Will Yeiser, Executive Director
The recent warm weather has been a welcome reminder that spring is just around the corner. After a long, dark, and cold winter exacerbated by the isolation and the daily stress of trying to manage family and work under the “COVID clouds,” a short burst of sunshine and sixty-degree weather feels like a remarkable respite and hopefully a harbinger of what is to come in the remainder of 2021.
A highlight for me these past two months has been teaching weekly ski lessons to a group of students, alternating between the Boys and the Girls programs. As a former ski instructor, it keeps me connected to one of my passions while allowing me to contribute in a meaningful way to the outdoor program. More importantly, though, it creates the opportunity for me to develop connections and relationships with students that would otherwise most likely not exist, especially under the grade-level segregated conditions required to operate a school during a pandemic.
In my most recent ski lesson, one student demonstrated a remarkable level of physical intelligence as she executed textbook ski technique on the slopes. She was mastering ski concepts as a sixth-grader that many of our eighth-grade students still struggle with after three years at FBRA. I called her mother after the lesson to share how impressed I was with her child’s ability and athleticism, and I assumed this child must have grown up skiing with her family and friends. I was shocked and in utter disbelief when the parent shared that she had only been skiing three times prior to starting school at FBRA.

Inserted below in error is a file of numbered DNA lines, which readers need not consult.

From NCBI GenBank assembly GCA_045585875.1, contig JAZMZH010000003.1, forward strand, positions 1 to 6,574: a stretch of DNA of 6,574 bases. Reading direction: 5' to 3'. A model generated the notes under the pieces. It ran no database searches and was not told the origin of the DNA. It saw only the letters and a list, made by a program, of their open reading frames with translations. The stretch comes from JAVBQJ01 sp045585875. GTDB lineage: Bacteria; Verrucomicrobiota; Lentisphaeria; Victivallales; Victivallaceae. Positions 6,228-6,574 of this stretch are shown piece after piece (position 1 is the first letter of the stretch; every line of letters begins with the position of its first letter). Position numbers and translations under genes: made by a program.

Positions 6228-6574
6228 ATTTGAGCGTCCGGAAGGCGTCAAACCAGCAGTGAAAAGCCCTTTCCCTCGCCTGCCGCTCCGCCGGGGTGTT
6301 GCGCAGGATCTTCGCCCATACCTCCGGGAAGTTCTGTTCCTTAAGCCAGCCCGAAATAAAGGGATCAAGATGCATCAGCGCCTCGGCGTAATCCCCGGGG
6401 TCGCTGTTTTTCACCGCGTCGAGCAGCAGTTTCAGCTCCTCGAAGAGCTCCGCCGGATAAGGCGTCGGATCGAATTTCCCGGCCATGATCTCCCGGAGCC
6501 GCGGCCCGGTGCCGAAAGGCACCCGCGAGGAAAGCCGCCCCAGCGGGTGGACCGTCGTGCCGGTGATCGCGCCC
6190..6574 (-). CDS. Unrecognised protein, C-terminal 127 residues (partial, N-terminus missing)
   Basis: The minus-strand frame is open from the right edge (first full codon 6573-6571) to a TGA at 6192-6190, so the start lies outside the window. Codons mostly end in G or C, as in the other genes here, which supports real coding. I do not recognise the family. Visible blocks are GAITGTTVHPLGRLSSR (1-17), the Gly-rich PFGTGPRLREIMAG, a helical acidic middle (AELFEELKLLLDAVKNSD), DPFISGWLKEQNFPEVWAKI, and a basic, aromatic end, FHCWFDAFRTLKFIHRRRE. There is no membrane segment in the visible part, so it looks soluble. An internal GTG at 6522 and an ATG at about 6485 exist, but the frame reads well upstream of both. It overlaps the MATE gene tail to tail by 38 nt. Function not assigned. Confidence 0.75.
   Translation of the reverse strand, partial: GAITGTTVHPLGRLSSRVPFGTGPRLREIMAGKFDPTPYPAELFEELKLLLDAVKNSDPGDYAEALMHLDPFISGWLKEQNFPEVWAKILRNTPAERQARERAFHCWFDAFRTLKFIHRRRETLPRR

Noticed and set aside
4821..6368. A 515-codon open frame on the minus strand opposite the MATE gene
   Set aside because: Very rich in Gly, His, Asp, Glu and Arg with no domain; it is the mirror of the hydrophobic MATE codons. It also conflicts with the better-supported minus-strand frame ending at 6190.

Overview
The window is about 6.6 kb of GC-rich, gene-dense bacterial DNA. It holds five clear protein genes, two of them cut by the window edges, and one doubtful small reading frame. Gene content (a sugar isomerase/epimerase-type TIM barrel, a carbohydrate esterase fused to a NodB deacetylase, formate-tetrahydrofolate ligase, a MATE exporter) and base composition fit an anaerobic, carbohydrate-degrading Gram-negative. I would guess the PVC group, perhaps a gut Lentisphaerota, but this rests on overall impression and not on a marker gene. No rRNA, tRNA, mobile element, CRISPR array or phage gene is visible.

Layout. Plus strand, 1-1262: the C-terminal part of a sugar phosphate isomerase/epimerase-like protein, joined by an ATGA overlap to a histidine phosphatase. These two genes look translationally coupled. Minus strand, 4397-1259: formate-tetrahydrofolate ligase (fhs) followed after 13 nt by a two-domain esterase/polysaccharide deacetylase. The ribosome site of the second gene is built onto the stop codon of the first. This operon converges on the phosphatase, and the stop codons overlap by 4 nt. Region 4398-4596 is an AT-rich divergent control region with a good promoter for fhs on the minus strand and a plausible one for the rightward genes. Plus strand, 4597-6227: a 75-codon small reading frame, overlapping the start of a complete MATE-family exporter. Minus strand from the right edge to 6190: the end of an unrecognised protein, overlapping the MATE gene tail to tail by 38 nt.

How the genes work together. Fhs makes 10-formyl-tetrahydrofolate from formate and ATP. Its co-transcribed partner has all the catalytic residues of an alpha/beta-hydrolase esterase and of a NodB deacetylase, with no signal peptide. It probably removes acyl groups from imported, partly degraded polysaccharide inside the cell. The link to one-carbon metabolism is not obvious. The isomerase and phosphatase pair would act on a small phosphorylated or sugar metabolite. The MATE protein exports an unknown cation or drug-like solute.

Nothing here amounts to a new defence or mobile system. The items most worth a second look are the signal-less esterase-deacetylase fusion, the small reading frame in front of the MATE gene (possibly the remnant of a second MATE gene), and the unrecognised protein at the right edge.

I will not forget this moment during this abnormal school year of altered programming and seemingly infinite new procedures. While the satisfaction and fulfillment of facilitating the growth and development of a student’s character and integrity in an amazing outdoor setting are quite memorable, I will not forget this day because of the sense of normalcy that it created. Our ski program has allowed students and staff to be a part of an incredible shared experience that is not much different than pre-pandemic conditions. I observed students and staff frolicking in the snow on a bluebird day and for a minute, all of the day-to-day COVID concerns seemed to disappear.
This familiar feeling at the end of the lesson reminded me in a powerful way that all of the extra work, stress, and sleepless nights are worth it. We will make it through this. We will continue to persevere and find innovative ways to accomplish our mission and goals because we are all committed to our students’ success, and in the end, we will emerge as a stronger, smarter, and more resilient organization.
Stay safe and strong, and we look forward to a season of change as the “COVID clouds” hopefully begin to lift!